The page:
posted by kettleoffish at 10:15 PM on June 4, 2012 [2 favorites]


My beloved father went on to finish a PhD and a lucrative 35-year career working as a scientist for the Federal goverment, all thanks to two years of (non-combat) service in the Navy and then the GI Bill.

He currently receives a pension of over $7,000 a month from the same Federal government, gold-plated health and dental, and is happily retired in a nice big house in the country.

Of course, he hates "Barak HUSSEIN Obama" for taking so many of his hard-earned tax dollars and allowing so many (invisible) poor people to suck at the government teat.

So I sometimes ask him why it was OK for tax dollars to provide him, almost directly, with an education and a career and a pension and health-care, but in 2012 its' a sin for the local, state, or Fed to offer a 30K/year job to a teacher or cop or firefighter.

"Because they didn't earn it!"
posted by bardic at 10:19 PM on June 4, 2012 [68 favorites]


Brocktoon: "Luck is not a real force in the universe. Unless you consider being born white and male as "lucky"."

Perhaps it's a weaker force, only capable of favoring Bill Gates over Gary Kildall. Certainly Bill Gates believes in luck:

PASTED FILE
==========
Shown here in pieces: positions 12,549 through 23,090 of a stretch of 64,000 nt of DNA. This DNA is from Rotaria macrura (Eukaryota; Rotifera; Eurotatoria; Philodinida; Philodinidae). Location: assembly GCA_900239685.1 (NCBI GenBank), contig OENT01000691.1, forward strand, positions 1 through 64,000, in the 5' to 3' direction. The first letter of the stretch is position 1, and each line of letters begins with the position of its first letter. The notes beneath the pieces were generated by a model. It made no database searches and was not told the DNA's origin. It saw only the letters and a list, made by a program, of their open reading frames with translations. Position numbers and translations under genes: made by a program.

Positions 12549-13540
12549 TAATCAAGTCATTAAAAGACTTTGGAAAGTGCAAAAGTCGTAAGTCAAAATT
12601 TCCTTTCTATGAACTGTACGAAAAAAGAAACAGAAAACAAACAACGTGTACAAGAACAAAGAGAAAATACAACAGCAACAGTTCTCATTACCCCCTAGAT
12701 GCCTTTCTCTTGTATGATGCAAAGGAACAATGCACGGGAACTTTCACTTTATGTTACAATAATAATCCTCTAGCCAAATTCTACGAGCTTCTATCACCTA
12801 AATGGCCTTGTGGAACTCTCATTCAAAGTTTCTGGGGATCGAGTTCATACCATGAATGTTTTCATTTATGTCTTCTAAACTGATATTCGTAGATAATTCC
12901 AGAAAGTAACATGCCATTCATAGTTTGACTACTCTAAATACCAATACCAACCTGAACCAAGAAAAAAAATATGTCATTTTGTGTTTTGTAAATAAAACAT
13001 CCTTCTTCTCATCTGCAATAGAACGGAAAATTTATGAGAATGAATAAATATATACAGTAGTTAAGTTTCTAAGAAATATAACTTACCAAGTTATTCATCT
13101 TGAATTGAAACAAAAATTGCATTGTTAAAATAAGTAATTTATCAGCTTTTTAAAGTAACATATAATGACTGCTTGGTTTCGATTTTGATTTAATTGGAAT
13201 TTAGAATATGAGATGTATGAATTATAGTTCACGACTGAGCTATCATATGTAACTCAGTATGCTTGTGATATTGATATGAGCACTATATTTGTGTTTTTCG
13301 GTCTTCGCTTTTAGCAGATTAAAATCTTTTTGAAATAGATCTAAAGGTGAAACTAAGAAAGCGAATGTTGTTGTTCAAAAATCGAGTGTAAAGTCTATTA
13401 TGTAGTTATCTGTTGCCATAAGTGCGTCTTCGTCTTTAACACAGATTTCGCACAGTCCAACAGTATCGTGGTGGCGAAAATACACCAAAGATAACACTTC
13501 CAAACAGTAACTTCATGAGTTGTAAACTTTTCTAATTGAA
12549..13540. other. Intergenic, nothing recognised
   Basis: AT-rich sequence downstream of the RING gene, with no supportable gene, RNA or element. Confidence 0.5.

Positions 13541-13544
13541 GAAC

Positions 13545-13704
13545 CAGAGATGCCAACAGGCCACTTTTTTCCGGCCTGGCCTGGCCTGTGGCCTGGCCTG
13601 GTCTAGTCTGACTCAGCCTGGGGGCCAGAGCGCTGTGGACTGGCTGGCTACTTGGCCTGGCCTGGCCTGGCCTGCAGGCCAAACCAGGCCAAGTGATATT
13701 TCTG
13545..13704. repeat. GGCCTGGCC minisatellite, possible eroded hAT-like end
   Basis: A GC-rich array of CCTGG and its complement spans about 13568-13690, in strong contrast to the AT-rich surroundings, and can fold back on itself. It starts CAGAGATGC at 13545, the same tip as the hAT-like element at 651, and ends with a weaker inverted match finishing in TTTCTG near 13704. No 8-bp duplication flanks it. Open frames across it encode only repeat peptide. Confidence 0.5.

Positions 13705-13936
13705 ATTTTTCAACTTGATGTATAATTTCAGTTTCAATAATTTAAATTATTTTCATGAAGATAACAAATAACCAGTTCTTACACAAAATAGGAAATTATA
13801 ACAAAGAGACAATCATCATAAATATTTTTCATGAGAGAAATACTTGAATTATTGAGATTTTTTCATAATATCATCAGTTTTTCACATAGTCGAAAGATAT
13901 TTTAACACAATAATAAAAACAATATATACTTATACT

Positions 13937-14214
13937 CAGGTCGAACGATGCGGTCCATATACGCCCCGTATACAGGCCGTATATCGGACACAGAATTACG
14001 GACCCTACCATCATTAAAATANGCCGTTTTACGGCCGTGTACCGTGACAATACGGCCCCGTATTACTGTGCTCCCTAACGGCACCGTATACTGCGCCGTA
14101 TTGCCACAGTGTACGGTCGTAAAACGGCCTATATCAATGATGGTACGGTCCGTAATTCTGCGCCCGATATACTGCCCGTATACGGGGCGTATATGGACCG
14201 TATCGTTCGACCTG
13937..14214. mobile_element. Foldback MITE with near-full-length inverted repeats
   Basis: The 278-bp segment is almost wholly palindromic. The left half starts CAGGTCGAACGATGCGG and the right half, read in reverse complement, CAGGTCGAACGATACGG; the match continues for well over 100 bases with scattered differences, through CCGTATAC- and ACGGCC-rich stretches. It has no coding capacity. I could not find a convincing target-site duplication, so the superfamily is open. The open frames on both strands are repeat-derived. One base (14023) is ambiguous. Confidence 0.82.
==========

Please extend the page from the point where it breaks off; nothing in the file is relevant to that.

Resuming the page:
Luck played an immense role. Some of it came after I entered the business world, but my lucky streak started much earlier than that. I was fortunate to have family and teachers who encouraged me. Children often thrive when they get that kind of attention. I was incredibly lucky to become boyhood friends with Paul Allen, whose insights proved crucial to the success of the company we founded together. Without Paul, there would have been no Microsoft. Our timing in setting up the first software company aimed at personal computers was essential to our success. The timing wasn't entirely luck, but without great luck it couldn't have happened.

...

When you're lucky and successful, it's important not to get complacent. Luck can turn sour, and customers demand a lot of the people and companies they make successful. Big mistakes are rarely tolerated. I hope to remain successful, but there are no guarantees.
posted by pwnguin at 10:22 PM on June 4, 2012 [7 favorites]


Danm I'll be lucky if I live to 80.
posted by Brocktoon at 10:22 PM on June 4, 2012


I can't quite remember the quote perfectly and can't find it on the intertubes but here's the rough version..

Paul Newman, toward the end of his life, said 'if you have had the kind of career and life I've had and you don't think luck had anything to do with it, then you're an idiot.'